Last weekend, my greyhound Izzy and I taught another Learn to Massage Your Dog workshop. I have lost count as to how many dog parents we have taught together, but there are always more who should sign up. In fact, I’d like every dog owner to be able to massage their dog with the basic knowledge of where to massage, why, how and also when not to massage.
Massage is a skill that should be learned hands-on and live. What better way than to attend a class with your own dog and learn together?
Massage is one of the oldest healing skills. It dates back to 3,000 BCE (Before the Common Era) in India and long before pharmaceutical and surgical choices were considered (by many) to be the only options for health care.
Massage by an owner has many benefits. If done regularly, the owner is the best position to pick up on changes that may require professional attention. Lumps and bumps, for example, should always be investigated. When a dog has been injured in some way, even a minor injury, the owner is a great position to help relieve the initial stress through their massage without waiting to see a professional.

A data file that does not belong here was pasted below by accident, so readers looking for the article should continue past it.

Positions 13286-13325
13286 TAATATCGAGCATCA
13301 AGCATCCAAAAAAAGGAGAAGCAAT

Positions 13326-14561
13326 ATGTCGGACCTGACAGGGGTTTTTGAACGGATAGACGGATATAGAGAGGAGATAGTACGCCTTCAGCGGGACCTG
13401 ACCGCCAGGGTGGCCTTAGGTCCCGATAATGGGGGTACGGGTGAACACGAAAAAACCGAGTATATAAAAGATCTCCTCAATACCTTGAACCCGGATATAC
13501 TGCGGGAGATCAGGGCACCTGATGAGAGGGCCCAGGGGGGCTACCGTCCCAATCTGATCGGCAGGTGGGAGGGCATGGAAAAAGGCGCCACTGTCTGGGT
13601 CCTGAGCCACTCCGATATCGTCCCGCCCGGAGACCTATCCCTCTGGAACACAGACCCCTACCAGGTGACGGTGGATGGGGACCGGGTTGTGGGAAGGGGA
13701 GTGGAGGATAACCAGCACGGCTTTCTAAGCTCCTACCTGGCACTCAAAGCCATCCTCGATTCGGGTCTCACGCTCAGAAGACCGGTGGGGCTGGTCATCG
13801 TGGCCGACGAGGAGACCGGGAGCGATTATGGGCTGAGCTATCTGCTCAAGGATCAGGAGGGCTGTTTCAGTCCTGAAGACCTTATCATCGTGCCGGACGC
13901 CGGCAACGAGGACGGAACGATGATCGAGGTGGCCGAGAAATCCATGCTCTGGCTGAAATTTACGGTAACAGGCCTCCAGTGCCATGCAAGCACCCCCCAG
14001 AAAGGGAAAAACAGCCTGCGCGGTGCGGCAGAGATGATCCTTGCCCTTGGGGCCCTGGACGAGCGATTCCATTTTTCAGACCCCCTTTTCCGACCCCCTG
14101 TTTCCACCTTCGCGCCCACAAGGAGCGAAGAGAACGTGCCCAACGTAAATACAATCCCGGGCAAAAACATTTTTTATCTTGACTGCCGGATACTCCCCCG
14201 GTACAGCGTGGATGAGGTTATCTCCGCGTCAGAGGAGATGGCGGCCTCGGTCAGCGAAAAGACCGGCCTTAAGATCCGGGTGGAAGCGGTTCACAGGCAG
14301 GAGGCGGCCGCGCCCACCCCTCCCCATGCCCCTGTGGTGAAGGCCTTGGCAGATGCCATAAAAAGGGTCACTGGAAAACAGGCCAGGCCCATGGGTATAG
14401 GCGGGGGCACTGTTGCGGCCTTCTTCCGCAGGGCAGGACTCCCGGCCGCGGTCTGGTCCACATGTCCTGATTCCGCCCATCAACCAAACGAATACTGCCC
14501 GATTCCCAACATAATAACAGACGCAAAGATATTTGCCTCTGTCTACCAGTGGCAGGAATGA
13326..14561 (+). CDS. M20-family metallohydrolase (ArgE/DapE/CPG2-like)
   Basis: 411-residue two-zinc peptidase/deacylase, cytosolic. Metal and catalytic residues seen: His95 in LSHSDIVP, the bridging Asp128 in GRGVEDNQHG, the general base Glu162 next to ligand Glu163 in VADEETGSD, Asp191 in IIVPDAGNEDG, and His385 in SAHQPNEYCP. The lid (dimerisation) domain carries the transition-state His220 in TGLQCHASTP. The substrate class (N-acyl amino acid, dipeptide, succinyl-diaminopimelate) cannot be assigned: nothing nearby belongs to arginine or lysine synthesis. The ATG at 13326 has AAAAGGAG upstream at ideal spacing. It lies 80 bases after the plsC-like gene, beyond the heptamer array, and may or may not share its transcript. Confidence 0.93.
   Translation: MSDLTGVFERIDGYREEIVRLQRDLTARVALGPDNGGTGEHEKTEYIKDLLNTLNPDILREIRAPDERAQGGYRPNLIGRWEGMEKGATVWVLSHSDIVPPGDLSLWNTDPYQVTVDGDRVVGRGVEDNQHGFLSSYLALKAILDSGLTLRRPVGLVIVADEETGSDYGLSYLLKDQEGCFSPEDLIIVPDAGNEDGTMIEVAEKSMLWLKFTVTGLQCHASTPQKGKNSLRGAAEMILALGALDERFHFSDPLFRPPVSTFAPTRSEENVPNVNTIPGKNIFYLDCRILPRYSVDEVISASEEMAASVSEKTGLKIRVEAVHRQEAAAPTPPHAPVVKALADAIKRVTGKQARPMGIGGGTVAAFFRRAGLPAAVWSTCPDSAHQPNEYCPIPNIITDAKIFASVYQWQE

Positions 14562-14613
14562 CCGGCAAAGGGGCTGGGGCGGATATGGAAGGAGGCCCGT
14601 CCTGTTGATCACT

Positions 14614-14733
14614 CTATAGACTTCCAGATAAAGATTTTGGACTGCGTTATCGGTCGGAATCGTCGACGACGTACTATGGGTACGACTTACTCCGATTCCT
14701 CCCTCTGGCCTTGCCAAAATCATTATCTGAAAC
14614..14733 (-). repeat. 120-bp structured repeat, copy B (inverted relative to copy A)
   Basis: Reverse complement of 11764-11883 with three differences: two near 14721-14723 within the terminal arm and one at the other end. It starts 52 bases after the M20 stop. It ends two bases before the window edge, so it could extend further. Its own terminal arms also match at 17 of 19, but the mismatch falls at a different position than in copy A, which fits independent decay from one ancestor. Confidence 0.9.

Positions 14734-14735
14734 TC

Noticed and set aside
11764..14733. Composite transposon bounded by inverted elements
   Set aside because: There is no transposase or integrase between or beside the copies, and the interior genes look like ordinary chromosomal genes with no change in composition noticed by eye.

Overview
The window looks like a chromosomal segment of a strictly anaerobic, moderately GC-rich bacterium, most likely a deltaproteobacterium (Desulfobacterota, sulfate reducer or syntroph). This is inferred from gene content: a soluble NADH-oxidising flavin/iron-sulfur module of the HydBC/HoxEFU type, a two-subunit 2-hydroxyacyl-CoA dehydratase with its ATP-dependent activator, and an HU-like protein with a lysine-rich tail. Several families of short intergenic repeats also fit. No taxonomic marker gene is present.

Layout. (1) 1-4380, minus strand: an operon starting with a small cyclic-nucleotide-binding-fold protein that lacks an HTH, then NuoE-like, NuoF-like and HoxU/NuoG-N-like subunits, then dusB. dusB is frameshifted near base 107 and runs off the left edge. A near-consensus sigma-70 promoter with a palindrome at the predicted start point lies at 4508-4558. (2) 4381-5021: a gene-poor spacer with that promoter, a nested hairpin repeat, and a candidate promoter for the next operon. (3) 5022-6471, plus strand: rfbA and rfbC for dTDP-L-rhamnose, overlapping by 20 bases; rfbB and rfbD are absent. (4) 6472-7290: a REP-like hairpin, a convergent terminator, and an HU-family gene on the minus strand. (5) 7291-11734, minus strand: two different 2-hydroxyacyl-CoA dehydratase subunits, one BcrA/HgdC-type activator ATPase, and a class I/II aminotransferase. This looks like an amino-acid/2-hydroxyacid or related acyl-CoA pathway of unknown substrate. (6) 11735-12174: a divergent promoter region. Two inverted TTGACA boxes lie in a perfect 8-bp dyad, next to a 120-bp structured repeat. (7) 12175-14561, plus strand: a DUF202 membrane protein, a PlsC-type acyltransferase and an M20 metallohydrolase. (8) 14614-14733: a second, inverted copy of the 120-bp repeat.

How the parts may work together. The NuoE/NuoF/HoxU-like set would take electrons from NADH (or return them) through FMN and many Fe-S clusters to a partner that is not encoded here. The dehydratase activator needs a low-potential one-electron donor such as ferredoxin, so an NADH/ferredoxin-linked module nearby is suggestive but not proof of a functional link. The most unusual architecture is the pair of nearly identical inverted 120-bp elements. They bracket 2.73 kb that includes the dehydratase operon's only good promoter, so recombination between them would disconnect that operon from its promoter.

Massage is also a great way to spend quality time with your dog – enhancing your love and bond.
For clients of my professional practice, I feel much more confident in giving them a home care program when they have been to a massage class. It’s also very satisfying when an owner gets in touch to say that their dog has had a minor injury, such as a back strain, and I’m able to advise them which strokes of their massage sequence to use for home care.
The winner is, of course, the dog.
My love of dogs and the passion to see them cared for using traditional, natural options alongside veterinary care is the reason I chose this line of work. Teaching and sharing skills is an honor that I hope to share with more dogs and their families in the years to come.
Kathleen Crisley, Fear-Free certified professional and specialist in dog massage, rehabilitation and nutrition/food therapy, The Balanced Dog, Christchurch, New Zealand